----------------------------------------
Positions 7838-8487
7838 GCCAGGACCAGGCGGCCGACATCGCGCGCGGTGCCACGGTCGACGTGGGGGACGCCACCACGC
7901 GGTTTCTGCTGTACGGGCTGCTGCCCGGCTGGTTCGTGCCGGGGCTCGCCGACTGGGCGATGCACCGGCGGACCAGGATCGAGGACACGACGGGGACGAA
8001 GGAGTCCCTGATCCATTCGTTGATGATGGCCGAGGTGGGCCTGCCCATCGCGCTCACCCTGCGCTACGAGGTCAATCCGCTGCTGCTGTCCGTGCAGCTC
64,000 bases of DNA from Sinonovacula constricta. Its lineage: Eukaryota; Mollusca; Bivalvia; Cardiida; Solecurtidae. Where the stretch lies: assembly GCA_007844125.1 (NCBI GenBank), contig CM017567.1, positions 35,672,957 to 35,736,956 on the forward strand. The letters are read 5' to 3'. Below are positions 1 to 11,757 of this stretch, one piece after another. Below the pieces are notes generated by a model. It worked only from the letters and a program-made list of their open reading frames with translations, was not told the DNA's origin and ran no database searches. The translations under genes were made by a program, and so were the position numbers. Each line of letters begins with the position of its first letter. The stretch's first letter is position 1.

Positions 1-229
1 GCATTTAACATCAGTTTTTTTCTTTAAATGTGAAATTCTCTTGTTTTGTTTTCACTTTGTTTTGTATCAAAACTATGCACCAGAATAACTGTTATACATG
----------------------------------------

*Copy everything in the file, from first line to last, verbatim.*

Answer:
Positions 7838-8487
7838 GCCAGGACCAGGCGGCCGACATCGCGCGCGGTGCCACGGTCGACGTGGGGGACGCCACCACGC
7901 GGTTTCTGCTGTACGGGCTGCTGCCCGGCTGGTTCGTGCCGGGGCTCGCCGACTGGGCGATGCACCGGCGGACCAGGATCGAGGACACGACGGGGACGAA
8001 GGAGTCCCTGATCCATTCGTTGATGATGGCCGAGGTGGGCCTGCCCATCGCGCTCACCCTGCGCTACGAGGTCAATCCGCTGCTGCTGTCCGTGCAGCTC
64,000 bases of DNA from Sinonovacula constricta. Its lineage: Eukaryota; Mollusca; Bivalvia; Cardiida; Solecurtidae. Where the stretch lies: assembly GCA_007844125.1 (NCBI GenBank), contig CM017567.1, positions 35,672,957 to 35,736,956 on the forward strand. The letters are read 5' to 3'. Below are positions 1 to 11,757 of this stretch, one piece after another. Below the pieces are notes generated by a model. It worked only from the letters and a program-made list of their open reading frames with translations, was not told the DNA's origin and ran no database searches. The translations under genes were made by a program, and so were the position numbers. Each line of letters begins with the position of its first letter. The stretch's first letter is position 1.

Positions 1-229
1 GCATTTAACATCAGTTTTTTTCTTTAAATGTGAAATTCTCTTGTTTTGTTTTCACTTTGTTTTGTATCAAAACTATGCACCAGAATAACTGTTATACATG